• The Financial District


Stocks on Wall Street shrugged off an early slide and closed higher Tuesday (Wednesday in Manila), halting the first four-day losing streak since the market was selling off in the early days of the pandemic, Stan Choe, Damian J. Troise and Alex Veiga reported for the Associated Press (AP).

The S&P 500 climbed 1.1%, led by solid gains in technology and communications stocks, and companies that rely on consumer spending. Banks, health care and energy stocks closed lower. Homebuilders surged following a report showing U.S. home sales jumped in August to their highest level since 2006. The gains helped the market recover some of its losses a day after stocks tumbled amid a raft of worries about the pandemic and governments’ response to it.

The S&P 500 rose 34.51 points to 3,315.57. The Dow Jones Industrial Average gained 140.48 points, or 0.5%, to 27,288.18. The Nasdaq composite climbed 184.84 points, or 1.7%, to 10,963.64. The Russell 2000 index of small company stocks picked up 11.71 points, or 0.8%, to 1,496.96.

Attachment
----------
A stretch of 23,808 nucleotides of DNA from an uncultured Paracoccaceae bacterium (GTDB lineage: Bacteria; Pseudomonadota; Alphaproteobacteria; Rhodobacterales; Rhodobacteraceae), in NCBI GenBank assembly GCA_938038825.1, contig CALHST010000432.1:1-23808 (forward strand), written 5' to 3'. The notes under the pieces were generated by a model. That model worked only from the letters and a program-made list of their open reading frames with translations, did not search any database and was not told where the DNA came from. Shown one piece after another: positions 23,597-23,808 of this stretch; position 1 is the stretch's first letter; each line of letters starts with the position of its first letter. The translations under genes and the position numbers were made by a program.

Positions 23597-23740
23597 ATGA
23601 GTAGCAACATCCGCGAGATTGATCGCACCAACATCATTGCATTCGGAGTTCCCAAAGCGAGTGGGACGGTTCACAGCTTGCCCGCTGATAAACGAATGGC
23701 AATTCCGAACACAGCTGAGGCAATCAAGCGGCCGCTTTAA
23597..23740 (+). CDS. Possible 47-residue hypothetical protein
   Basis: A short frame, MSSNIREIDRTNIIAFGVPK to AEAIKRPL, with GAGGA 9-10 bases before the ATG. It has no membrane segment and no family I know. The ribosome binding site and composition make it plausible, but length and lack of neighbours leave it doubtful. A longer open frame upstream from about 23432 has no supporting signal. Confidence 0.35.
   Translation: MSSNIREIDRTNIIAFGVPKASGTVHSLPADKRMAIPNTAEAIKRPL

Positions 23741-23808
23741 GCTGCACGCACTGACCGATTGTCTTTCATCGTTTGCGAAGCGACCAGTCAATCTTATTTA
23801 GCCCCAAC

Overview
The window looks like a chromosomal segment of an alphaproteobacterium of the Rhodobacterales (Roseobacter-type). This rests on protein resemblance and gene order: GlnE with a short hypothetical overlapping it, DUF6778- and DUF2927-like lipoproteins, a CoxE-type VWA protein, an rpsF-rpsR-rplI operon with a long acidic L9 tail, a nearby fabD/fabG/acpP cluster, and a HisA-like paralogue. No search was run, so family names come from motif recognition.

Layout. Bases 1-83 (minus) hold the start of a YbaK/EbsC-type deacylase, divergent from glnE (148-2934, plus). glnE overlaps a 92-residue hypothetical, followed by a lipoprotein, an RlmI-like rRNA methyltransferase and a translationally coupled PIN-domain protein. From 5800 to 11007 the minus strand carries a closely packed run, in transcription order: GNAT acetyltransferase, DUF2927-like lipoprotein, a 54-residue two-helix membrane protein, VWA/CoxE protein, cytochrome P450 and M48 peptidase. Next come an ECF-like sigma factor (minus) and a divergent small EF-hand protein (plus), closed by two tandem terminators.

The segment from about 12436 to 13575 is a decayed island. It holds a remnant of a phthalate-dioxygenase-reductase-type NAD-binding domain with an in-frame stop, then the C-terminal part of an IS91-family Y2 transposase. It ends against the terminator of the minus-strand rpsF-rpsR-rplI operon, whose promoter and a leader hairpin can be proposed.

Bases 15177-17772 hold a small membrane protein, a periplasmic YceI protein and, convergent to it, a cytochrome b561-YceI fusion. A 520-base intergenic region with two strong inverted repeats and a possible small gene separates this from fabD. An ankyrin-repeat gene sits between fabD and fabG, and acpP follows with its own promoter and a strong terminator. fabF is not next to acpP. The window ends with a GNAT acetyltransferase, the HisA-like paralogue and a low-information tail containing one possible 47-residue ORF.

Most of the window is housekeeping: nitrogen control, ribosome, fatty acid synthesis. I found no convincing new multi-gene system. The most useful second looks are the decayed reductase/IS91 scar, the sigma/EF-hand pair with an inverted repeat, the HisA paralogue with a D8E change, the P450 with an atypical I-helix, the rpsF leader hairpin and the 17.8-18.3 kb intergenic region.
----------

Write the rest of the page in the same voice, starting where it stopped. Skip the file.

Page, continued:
Tuesday’s market rebound has been the exception this month. Wall Street has suddenly lost momentum in September following months of powerful gains that returned the S&P 500 to a record. The benchmark S&P 500 index is down 5.3% so far this month, while the Nasdaq is off nearly 7%. A long list of concerns for investors has caused big swings in the market, from worries that stocks have grown too expensive to frustration about Congress’ refusal so far to deliver more aid to the struggling economy.

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